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Yesterday is the New Today

Stop the presses! Yesterday's news is back in the headlines.

Roy Jones Jr. made himself relevant again Saturday night at Madison Square Garden where the former No. 1 pound-for-pound champion reigned supreme with a unanimous 12-round decision against Felix "Tito" Trinidad.

Billed as "Bring On the Titans," the light heavyweight clash of ring legends proved a worthy start to 2008 contrary to criticism that Jones, 39, and Trinidad, 35, have overstayed their era among boxing's elite.

Jones, the four-division, eight-time world champion from Pensacola, Fla., had fought just two bouts in the last 18 months, winning both against lesser opposition.

Beating Prince Badi Ajamu and Anthony Hanshaw did little to rehabilitate the stature Jones lost after devastating knockout losses to Antonio Tarver and Glen Johnson in May and September of 2004.

But at least Jones was riding a modicum of momentum compared to Trinidad. The five-time, three-division world champion from Puerto Rico hadn't fought in nearly three years and was supposedly retired after losing a one-sided decision against Winky Wright in May 2005.

With so much time away from the spotlight, both fighters walked the fine line of feeling rested and gutsy or looking old and rusty in their high-profile showdown.

But to their credit, each fighter used the motivation of the other's lofty reputations to get in great shape, with Trinidad muscling up to the exact catch weight of 170 pounds, the biggest he's ever been in his career. Jones tipped the scales at 169 1/2 pounds, the lightest he's fought since his last super middleweight title defense in October, 1996, more than decade ago.

With their legends on the line, the two future Hall of Famers gave their all in the the bid to recapture glory. Trinidad started fast with wicked combinations to the body, but eventually gave way to the superior speed and power of Jones, who scored knockdowns in the seventh and 10th rounds and showboated over referee Arthur Mercante Jr.'s objections to entertain a crowd of 12,162 and an HBO PPV audience.

" I just turned 39 but I looked like I just turned 29 and I feel like I turned 19,'' said Jones, who celebrated his birthday last Wednesday but said his age really doesn't matter in response to critics who doubted him.

"Like I tell people all the time, I didn't know when I was coming here, I don't know when I'm going to leave, so I don't know when exactly is my time,'' Jones said. "I'm on God's time, and it's my time when he says it is. Tonight was my time."

Or as Mark Taffet, HBO PPV senior vice president, saw it: "Roy was very entertaining and Tito kept fighting. With the victory, Roy has earned the right to ask for another big fight."

Jones grew more confident and aggressive after absorbing some body shots and using his defense to deflect most of Trinidad's best combinations in the early rounds. Naturally bigger and stronger, Jones began unloading his offense with impunity once it became apparent the only way he could get hurt is by being too careless.

That didn't stop Jones from flirting with danger. He stuck out his chin with his guards down and gyrated his hips, ostensibly to taunt Trinidad but also to amuse the crowd. The antics drew the ire of Mercante.

"I hope y'all got your money's worth. I hope I entertained,'' Jones said. "I had to argue with the referee a little bit. He got got mad because I was trying to give y'all a little razzle dazzle. He's telling me, 'You can't showboat," and I was telling him, 'Look, these people paid their money to see me get down and you're going to tell me I can't showboat.' This is what I do. My people don't come to watch me box. They come to see me put on a show. And that's what I did tonight."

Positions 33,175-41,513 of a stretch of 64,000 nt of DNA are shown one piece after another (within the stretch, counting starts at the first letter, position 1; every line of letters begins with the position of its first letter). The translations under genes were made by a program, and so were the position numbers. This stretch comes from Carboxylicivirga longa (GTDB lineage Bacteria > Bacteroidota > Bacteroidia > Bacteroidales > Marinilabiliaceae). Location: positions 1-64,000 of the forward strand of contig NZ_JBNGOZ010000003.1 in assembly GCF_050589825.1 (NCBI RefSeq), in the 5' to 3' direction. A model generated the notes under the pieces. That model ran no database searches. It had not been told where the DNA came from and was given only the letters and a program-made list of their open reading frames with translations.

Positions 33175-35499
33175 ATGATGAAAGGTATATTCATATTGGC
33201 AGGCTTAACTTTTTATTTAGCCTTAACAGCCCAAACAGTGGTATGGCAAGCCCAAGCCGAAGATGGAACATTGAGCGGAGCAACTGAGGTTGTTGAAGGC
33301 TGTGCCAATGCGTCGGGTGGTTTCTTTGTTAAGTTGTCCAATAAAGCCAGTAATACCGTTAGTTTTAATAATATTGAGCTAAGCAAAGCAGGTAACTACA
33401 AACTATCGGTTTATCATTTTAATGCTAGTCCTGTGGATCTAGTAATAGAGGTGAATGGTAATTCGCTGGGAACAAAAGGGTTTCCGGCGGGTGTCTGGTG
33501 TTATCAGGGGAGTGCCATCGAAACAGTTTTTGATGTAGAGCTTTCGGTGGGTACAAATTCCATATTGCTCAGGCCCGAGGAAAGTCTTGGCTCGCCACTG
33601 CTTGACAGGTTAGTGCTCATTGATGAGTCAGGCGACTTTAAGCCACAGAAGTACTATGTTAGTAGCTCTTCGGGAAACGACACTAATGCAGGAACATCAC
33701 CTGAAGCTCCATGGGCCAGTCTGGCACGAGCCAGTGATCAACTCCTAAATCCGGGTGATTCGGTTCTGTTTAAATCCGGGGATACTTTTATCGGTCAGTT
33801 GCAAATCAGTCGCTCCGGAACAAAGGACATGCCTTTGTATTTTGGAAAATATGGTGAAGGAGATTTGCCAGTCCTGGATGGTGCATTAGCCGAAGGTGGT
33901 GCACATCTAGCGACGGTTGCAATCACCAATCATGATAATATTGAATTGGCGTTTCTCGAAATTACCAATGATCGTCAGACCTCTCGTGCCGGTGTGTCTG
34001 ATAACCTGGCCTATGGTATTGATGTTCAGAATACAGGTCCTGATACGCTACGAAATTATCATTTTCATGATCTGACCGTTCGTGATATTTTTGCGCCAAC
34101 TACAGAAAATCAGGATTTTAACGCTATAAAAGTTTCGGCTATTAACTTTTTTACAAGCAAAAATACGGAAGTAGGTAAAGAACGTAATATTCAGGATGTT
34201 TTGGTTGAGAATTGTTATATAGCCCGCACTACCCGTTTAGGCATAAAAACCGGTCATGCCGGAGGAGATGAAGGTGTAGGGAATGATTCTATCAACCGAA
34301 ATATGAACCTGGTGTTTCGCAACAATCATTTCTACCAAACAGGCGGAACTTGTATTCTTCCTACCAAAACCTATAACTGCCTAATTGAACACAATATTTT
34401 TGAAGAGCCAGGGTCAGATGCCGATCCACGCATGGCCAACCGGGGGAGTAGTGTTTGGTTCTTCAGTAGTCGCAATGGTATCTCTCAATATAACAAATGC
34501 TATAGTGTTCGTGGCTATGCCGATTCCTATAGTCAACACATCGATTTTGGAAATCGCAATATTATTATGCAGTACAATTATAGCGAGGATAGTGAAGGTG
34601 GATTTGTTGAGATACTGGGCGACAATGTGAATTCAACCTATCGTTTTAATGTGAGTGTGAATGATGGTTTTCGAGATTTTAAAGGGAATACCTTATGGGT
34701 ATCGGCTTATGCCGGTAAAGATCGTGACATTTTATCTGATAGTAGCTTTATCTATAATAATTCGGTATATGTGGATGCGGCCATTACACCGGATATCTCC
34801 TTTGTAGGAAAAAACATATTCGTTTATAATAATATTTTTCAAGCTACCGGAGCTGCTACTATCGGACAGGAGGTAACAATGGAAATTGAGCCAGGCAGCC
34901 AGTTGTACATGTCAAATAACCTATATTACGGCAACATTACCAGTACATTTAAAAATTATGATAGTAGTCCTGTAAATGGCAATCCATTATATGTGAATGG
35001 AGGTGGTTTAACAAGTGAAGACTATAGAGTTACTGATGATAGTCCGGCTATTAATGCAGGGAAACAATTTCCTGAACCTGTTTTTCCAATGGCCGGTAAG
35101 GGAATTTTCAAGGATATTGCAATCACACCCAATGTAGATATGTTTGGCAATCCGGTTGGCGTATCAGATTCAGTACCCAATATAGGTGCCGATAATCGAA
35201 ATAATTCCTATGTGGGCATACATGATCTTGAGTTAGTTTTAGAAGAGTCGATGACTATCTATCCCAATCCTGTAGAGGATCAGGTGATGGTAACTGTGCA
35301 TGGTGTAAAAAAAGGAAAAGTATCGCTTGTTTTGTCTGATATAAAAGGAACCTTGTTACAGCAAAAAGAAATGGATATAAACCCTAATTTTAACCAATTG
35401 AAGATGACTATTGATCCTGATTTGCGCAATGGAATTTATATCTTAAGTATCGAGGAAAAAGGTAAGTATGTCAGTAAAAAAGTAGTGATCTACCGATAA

Jones, who wants the winner of the Bernard Hopkins vs. Joe Calzaghe bout that's planned for April, acknowledged that his sagging career needed the boost of a decisive victory against a quality opponent .

He thanked Trinidad's father-trainer for issuing the challenge that led to promoter Don King putting together the long-awaited fight. The two were first supposed to meet in 2001 when they were both in their primes, but Trinidad was knocked out by Hopkins before the Jones fight could materialize.

"Roy Jones is a very fast fighter," Trinidad said Saturday night. "He's very uncomfortable to fight. I feel in the first six rounds I was winning the fight, but in the round that he caught me with a great punch, I think it was the seventh round, I tried to do my best after that, but I lost."

King says he plans to keep Trinidad active. "He only lost this fight because it was the great Roy Jones,'' the promoter said. "I think all the rest of them out there, Tito can beat."

Trinidad hasn't decided his plans after following his father's lead in retiring three years ago. "I'm going to go home an talk it over with my father but this time I will make the decision whether to retire,'' he said.

seven years in the making, some argued that Saturday's bout was too late to matter. But in rejuvenating his standing, Jones counts the victory over Trinidad to be better late than never.

"When Trinidad's daddy called my name, I know why he was calling my name,'' Jones said. "He wanted somebody to inspire his son to get right. He fought a hard fight. He gave it his all. I thank them for challenging me because they made me get off my backside and do what I had to do. When somebody is coming for you, they're coming ready. So I had to get right."

The effort to "get right" again had been an ongoing battle for Jones since he bulked up from light heavyweight to beat WBA heavyweight champion John Ruiz in March, 2003, becoming the first former middleweight champion in 106 years to win a heavyweight title.

Packing on the pounds paved the way for Jones to make history, but scaling back down in weight proved more problematic.

Just eight months after defeating Ruiz, Jones retained the light heavyweight title with a majority decision against Tarver in November, 2003 but wasn't impressive doing it.

Jones then lost his next three fights, getting knocked out cold by Tarver in the second round and again by Johnson in the ninth round, before losing the rubber match to Tarver in October, 2005 by unanimous decision.

The rapid downfall left Jones no longer the sport's top pound-for-pound champion, but also baffled by the feeling that his body was betraying him.